2006

Chorus in R&J

The Shakespeare Conference: SHK 17.0759  Friday, 1 September 2006

[1] 	From: 	Hugh Grady <This email address is being protected from spambots. You need JavaScript enabled to view it.>
	Date: 	Thursday, 31 Aug 2006 12:48:09 -0400
	Subj: 	RE: SHK 17.0751 Chorus in R&J

[2] 	From: 	Brad Berens <This email address is being protected from spambots. You need JavaScript enabled to view it.>
	Date: 	Thursday, 31 Aug 2006 11:20:17 -0700
	Subj: 	RE: SHK 17.0751 Chorus in R&J

[3] 	From: 	Larry Weiss <This email address is being protected from spambots. You need JavaScript enabled to view it.>
	Date: 	Thursday, 31 Aug 2006 15:07:27 -0400
	Subj: 	Re: SHK 17.0751 Chorus in R&J

[4] 	From: 	Janet Costa <This email address is being protected from spambots. You need JavaScript enabled to view it.>
	Date: 	Thursday, 31 Aug 2006 18:38:31 -0700 (PDT)
	Subj: 	Re: SHK 17.0751 Chorus in R&J

[5] 	From: 	John W. Kennedy <This email address is being protected from spambots. You need JavaScript enabled to view it.>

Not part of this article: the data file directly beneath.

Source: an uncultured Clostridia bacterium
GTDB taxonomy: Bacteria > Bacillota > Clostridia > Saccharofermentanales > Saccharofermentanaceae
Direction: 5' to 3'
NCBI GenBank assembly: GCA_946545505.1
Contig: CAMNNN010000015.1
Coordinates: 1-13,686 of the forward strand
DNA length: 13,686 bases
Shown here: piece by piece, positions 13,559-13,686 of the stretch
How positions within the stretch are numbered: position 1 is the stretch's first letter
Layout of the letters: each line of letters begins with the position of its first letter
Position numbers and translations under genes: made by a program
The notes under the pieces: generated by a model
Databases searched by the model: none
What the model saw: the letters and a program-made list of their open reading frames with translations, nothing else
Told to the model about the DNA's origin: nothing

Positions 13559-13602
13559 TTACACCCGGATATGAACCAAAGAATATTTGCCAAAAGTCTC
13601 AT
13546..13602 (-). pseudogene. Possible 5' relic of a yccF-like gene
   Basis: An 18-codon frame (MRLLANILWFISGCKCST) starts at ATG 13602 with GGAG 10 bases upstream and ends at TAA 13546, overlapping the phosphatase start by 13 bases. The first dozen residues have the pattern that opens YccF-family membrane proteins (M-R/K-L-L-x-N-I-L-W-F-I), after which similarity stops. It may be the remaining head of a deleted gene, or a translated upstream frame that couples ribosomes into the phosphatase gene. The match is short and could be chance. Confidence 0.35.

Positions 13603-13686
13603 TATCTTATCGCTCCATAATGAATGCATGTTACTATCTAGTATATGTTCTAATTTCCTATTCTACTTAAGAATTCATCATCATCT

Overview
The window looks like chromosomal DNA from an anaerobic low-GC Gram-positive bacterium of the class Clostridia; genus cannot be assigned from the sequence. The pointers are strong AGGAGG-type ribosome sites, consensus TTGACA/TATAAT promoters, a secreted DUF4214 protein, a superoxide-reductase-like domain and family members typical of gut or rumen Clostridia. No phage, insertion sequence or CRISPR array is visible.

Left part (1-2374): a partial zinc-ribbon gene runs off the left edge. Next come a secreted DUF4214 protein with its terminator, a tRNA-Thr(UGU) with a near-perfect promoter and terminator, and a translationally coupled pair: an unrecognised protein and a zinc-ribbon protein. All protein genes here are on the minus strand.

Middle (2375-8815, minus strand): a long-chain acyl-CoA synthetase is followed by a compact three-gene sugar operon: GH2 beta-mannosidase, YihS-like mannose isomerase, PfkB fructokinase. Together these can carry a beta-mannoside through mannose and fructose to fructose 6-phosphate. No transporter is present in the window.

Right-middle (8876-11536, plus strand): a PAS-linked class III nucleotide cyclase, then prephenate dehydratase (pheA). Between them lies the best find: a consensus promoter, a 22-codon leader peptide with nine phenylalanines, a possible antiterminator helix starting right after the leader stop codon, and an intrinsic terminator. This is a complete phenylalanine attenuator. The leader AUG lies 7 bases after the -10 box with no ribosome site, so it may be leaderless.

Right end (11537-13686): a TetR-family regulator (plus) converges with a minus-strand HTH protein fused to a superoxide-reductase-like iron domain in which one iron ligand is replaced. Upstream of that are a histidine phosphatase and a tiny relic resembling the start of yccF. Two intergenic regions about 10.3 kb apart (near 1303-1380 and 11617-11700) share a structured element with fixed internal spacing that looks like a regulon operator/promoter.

Date: 	Thursday, 31 Aug 2006 22:24:08 -0400
	Subj: 	Re: SHK 17.0751 Chorus in R&J


[1]-----------------------------------------------------------------
From: 		Hugh Grady <This email address is being protected from spambots. You need JavaScript enabled to view it.>
Date: 		Thursday, 31 Aug 2006 12:48:09 -0400
Subject: 17.0751 Chorus in R&J
Comment: 	RE: SHK 17.0751 Chorus in R&J

I have recently been working with the text of R & J and found myself 
surprised that there is a chorus opening the second act besides the more 
memorable Prologue. I just didn't remember noticing it before. It's a 
sonnet as well. I ended up quoting from it because it contains lines 
bringing attention to the gender role differences between the two lovers:

		And she as much in love, her means much less
                 To meet her now beloved anywhere.

It strikes me as akin to the Chorus of Henry V-narrating and 
evaluating-more "epic" that "dramatic" really, not much like the chorus 
of an Attic tragedy or comedy, if only because so much shorter.

Hugh Grady

[2]-------------------------------------------------------------